Traffic on Sansome had to be noisy at this time of day. Just after closing time on a Monday, only in the back office of Mitchum and Associates, ten stories over downtown San Francisco, he couldn’t hear a damn thing. Just Albert Mitchum’s bitch-ass whiny voice.
He sat on the floor with his legs splayed out on the carpet. Had his head turned to one side. Sam kept his eyes on his right black canvas shoe. He could see spittle on it from where the overweight accountant hawked on him.
“No one talks to Albert Mitchum that way, you fucking piece of slime. No one!”
“Let me explain, Mitchum. I…” Sam started.
“You can keep that damn mouth shut and listen to me.” He kicked out his loafered foot, striking the mahogany wall inches from Sam’s head. Loafer scuffed the wood, not that Sam minded. As a rent-a-goon, he’d seen the bottom of plenty of shoes.
One look showed him a fishy, pale visage with a bushy gray mustache. Mitchum needed to get out more. Chubby cheeks, white as a corpse and ruddy with exertion. His heavy jowls wobbled like a rooster’swattles. He wore a charcoal gray business suit, the wide blazer opened to let his belly bulge over his silk slacks. Red suspenders kept the pants from falling. He’d combed over what little hair he had to confuse the baldness. A useless effort.
“You come here trying to extort money from me, threatening me, and you think I’ll just roll the fuck over?” A web of droolhung from the man’s skinny, purple lips.
“Please, Mitchum. If you’ll just…”
The numbers man wasn’t thinking figures. His loafers scuffed the wall again. Sam winced. Closer that time.
Weird he couldn’t hear a single car. These assholes were lucky to be this high above the world.
“Mister Mitchum to you, slime! Mister. Fucking. Mitchum!”
Albert asked Sam to swing by at five,when the staff were on their way to traffic jams. Man probably worked late most nights. On his heavy wooden desk were two monitors, each flanked by an assortment of framed photos. Most were kids, at least five of them. Another was of a woman with jowls heavier than Albert’s. Her hair, white as a sheet, was cut page boy style. Both had to be in their mid-fifties.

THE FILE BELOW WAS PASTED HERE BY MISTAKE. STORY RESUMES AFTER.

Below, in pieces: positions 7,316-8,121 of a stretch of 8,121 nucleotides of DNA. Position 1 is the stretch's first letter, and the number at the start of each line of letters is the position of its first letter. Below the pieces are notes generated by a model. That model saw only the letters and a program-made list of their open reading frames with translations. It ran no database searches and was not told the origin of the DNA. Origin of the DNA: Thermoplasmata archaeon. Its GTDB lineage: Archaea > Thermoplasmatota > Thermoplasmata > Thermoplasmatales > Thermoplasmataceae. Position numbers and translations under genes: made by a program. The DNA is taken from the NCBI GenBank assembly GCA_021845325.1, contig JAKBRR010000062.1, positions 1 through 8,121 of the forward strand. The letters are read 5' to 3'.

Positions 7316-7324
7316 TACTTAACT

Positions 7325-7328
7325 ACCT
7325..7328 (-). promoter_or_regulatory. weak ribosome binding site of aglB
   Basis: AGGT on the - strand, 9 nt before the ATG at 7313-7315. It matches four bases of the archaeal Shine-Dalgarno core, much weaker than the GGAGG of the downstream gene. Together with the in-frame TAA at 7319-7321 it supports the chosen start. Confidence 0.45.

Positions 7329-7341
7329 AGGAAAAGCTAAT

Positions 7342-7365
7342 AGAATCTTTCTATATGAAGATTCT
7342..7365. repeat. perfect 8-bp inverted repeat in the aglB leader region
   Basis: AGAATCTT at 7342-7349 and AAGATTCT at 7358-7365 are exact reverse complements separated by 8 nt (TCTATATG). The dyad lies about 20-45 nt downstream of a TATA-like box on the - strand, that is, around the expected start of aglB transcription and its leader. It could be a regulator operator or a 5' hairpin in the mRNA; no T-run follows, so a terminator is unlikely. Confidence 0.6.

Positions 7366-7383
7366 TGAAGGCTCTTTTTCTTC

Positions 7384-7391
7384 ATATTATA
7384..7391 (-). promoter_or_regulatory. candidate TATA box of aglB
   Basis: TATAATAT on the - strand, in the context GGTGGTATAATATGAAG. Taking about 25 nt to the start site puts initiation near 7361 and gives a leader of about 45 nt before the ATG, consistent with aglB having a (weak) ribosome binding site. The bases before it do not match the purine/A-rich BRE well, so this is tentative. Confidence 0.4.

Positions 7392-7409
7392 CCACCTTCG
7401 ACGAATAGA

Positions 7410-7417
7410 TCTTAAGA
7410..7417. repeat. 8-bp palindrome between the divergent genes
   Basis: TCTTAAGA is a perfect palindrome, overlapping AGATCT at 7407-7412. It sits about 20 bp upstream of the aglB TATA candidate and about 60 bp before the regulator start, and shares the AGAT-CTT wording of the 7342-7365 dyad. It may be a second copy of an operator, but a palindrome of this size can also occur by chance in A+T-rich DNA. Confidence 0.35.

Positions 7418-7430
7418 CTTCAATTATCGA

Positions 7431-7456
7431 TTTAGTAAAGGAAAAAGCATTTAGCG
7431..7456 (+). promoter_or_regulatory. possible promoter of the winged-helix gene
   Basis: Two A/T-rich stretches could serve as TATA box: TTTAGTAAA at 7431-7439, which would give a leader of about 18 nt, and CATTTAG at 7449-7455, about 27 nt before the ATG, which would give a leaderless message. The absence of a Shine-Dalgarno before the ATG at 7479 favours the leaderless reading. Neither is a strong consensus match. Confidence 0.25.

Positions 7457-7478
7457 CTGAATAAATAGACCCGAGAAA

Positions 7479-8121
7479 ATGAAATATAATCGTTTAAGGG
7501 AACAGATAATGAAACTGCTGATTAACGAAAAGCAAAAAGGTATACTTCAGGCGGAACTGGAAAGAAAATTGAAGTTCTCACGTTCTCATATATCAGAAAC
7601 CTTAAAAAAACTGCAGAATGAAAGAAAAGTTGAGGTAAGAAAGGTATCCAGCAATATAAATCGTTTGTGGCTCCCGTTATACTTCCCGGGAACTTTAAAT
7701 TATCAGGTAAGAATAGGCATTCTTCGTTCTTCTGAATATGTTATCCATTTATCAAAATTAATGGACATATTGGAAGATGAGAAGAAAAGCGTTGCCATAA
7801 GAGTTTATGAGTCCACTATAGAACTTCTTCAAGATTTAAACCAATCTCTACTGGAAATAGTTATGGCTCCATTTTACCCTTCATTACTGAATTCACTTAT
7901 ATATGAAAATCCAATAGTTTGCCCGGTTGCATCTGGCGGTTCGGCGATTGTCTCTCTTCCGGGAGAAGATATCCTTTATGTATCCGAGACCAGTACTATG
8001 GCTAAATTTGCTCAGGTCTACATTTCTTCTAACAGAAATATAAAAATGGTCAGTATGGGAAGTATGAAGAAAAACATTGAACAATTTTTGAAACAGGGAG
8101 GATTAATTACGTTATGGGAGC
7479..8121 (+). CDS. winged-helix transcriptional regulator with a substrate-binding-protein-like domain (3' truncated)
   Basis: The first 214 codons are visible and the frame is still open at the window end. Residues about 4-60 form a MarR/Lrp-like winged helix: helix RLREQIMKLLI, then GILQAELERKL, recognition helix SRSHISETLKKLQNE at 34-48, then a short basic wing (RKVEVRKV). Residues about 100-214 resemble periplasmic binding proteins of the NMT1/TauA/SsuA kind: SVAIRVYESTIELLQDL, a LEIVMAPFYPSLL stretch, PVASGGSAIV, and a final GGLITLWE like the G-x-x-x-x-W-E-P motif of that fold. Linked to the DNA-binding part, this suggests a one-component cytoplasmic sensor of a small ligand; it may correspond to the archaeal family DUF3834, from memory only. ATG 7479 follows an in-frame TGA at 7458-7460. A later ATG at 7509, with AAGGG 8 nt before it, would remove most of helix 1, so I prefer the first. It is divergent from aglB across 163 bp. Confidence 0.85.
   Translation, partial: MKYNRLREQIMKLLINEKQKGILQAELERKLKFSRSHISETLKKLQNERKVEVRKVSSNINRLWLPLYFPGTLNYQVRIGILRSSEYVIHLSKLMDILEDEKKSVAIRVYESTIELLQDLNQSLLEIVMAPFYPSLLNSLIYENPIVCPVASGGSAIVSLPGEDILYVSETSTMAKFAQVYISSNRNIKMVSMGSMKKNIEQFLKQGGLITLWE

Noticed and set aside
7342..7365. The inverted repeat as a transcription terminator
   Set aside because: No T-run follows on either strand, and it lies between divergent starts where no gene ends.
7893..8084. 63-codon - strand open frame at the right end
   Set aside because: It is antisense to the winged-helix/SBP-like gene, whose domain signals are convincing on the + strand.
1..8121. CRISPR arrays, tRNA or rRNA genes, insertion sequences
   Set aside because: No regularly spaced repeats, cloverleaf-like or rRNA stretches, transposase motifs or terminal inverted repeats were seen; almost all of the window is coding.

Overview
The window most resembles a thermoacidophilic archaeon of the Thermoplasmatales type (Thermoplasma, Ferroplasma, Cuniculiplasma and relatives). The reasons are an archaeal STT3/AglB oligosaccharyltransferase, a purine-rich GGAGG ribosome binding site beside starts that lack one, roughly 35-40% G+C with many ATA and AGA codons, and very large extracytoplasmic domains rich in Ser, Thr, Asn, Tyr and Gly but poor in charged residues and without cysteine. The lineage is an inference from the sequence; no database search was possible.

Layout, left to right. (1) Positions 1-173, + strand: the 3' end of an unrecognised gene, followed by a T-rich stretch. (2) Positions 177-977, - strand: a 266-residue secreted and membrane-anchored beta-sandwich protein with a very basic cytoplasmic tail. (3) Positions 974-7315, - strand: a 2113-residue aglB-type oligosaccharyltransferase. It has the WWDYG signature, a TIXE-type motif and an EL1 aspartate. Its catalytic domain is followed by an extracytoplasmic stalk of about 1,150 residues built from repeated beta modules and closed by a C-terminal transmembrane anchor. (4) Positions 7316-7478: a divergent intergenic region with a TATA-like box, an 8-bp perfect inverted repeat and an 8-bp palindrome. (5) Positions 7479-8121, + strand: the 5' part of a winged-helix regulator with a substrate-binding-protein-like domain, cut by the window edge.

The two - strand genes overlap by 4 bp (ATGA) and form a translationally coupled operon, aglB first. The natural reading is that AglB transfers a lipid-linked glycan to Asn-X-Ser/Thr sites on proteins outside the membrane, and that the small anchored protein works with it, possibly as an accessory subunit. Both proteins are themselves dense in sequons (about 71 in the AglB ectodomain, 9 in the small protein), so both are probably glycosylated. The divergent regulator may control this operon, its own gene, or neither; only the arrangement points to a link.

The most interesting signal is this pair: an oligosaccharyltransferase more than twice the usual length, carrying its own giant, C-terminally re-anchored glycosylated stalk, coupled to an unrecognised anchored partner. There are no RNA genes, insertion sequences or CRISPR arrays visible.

Mitchum’s walrus mustache made him look older. Thought about his heart a bit too, that guy, if the Web MD page on his computer screen were any indication. Symptoms of a stroke. Based on the fat ass vein popping out of his forehead, the reaper wouldn’t need to check his watchmuch longer.
Last thing Sam needed was a plump corpse landing on him.
“Listen to me and listen good, shit licker.” Mitchum wouldn’t shut up. “No one comes into my business and tells me what to do. You think you’re so fucking tough. You bastard cockroach whore!”
Not a bad put down.
Sam held up a hand. “Wasn’t trying to…”
The big man stepped back, grabbed one of the two leather chairs that faced his desk, and flipped it over. It landed against the bookshelf on the far side of the room.
“Keep talking mother fucker! I’ll shove a chair so far up your ass you’ll puke zippers and cotton balls until Christmas!”
The accountant dropped to his knees. Came down to Sam’s level. Brought his walrus, veined-out face within inches of Sam’s lips.
“Fuck you! You filthy fuck of shit!” Saliva rained on the hired thug’s exposed neck. He felt a drop hit his chin.
The phone in Sam’s Dockers vibrated. He reached under his blue flannel and checked it. The alarm. Thank God.
“Time’s up, Mitchum.”
The jowls pulled away. “Already?
“Yeah. That’ll be five hundred. And hold back on the spit next time.”
Mitchum’s shoulders slumped. “Was just getting into it. Love the extortionist angle.”
“Story’s up to you. I’m just here to be a piece of shit. Make you feel better about crunching numbers for assholes.”
“When can I see you again?”
Sam sighed. “When rent’s due.”
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